Battle of the Social Video Platforms: Do You Instagram or Vine?

Tim McMullen
Tim McMullen

Updated:

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battle-of-video-socialWhenever two entities exist in the same space, a line is drawn in the sand.

Coke or Pepsi? Batman or Superman? iPhone or Android?

It seems only natural that when Instagram entered the video platform space previously occupied entirely by Vine that we would all be forced to take sides. The video platform landscape quickly did just that, and most marketers now have a definitive answer to the question: Team Vine or Team Instagram?

The good news is that no one actually has to choose: Vine and Instagram are two distinct platforms.

Yes, they are both social and mobile, and they both leverage video, but that is where the similarities end. The two platforms vary greatly when you take a closer look at the creation, consumption, and audiences of the two platforms.

Before you can choose the best social video tool for your company, you need to understand the differences. Let's review the basics:

Instagram

The details:

  • 15-second video
  • Multiple filters and image-stabilization tool
  • Allows for video editing, reshooting, and editing frames
  • Facebook owns and cross-promotes into News Feeds
  • Not shared on Twitter

Vine

The details:

  • 6-second video
  • Does not allow video editing
  • Videos loop
  • Users have the ability to revine (think retweet)
  • Twitter owns and cross-promotes seamlessly to Twitter and Facebook

Use Instagram if:

Your fan base exists primarily on Facebook.

Facebook owns Instagram and easy integration allows for cross-promoting these different platforms. If your Facebook following is already actively engaged, or if you would like them to be, using Instagram video is a great way to build that community.

You’re artistic to the max.

With the company mission “to capture and share the world’s moments,” Instagram provides users with filters, has Cinema (an image-stabilization tool that smooths out shaky videos), and comes with other features that allow the user to create videos that have a more professional style than Vine. This gives content producers the ability to easily create emotional experiences within the instant-video medium.

Who should be your Insta-inspiration?

A recent study from Unruly Media showed that 40% of the most-shared Instagram videos came from brands. Who is using Instagram right? Get inspired by these rockstars.

Target

Target used Instagram to promote its 2013 holiday gift guide. With a well-stylized video, a dude-centric theme, and a few products, Target created a fun video that that feels helpful instead of promotional. A cute puppy never hurts either.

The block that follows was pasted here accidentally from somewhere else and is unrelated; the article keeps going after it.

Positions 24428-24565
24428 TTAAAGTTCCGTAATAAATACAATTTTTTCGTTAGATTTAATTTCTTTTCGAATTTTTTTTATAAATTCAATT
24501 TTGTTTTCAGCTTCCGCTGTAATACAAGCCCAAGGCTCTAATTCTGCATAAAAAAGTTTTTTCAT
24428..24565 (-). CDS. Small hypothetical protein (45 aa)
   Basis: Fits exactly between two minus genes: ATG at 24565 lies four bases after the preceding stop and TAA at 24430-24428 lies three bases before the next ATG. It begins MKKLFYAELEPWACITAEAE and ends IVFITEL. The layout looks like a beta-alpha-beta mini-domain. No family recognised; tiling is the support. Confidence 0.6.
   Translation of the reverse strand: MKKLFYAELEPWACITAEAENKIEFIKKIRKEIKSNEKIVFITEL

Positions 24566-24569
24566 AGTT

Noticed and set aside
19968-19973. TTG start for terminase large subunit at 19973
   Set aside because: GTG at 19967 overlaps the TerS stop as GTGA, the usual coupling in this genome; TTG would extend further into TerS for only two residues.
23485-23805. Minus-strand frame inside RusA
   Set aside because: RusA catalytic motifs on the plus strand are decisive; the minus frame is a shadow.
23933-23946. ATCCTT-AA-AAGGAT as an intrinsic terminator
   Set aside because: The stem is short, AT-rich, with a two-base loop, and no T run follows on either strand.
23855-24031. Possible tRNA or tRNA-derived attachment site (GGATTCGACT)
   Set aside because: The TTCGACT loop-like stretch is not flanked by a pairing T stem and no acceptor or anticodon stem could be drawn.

Burberry

With this high-quality clip shot right from a phone, Burberry showed the world that a great message could be shared without buying expensive TV spots. Burberry proves with this mini-commercial that video creation is an artform and should sometimes be left to the professionals. What’s even better? This video conveys the heart of Burberry — beautiful London, sophistication, and class — all without showing a single product.

Focus on Vine if:

Your Twitter fandom is strong:

Twitter owns Vine, so you will be able to integrate hashtags and cross-promote between the two sites. Brands with strong Twitter communities should look into creating content for Vine as it will present opportunities to further engage your established following

You are a master of stop motion:

Vine’s short timeframe and shooting process allows users to create unique stop-motion videos. Smart brands are using this capability to deliver their messages in creative ways. Companies using stop motion well, are able to share large amounts of brand information within Vine’s 6-second timeframe.

You like to loop:

By taking advantage of Vine’s loop, content marketers are able to produce videos that are essentially 6-second GIFs with sound. Who doesn’t love a good GIF? Loops can be used in creative ways and are often perfect for funny visuals or product demonstrations.

Which brands are Vine-stars?

The previously mentioned research from Unruly also found that the average viewer spends 18 seconds watching Vine videos, meaning they let each loop play through three times to ensure they fully pick up on all of the subtleties portrayed in it. It is very rare that brands will hold the consumer’s attention span that long, so they need to capitalize on this opportunity. Need some inspiration?

Samsung

With only 6 seconds, brands must work to make something creative and memorable, yet simple. This requires talent and time, but doesn't always require a huge budget. Samsung’s introduction of the S Beam shows that you can portray your message creatively without breaking the bank.

General Electric

As a company, General Electric aligns itself with science. It decided to showcase nature’s consistent loop, which was a natural fit for Vine.

The Final Decision

Twitter or Facebook?

Where is your audience currently the most active? Go where your fans are. Their choice of platform should shape how you go about marketing. Remember: Twitter owns Vine, and Facebook owns Instagram. Take advantage of integration with whichever platform your audience uses regularly.

Wacky or Cinematic?

Vine’s 6-second time limit opens the door for some pretty quirky content. But you have to plan strategically to execute these well. Not everyone can make interesting videos on Vine — simply because of the time limit. Instagram’s filters and editing tools allow for more artistic videos aimed at telling a story or conveying an emotion.

What will help you win on both Instagram and Vine? Creativity and simplicity.

With only seconds to convey your message, you’ve got to make each count.

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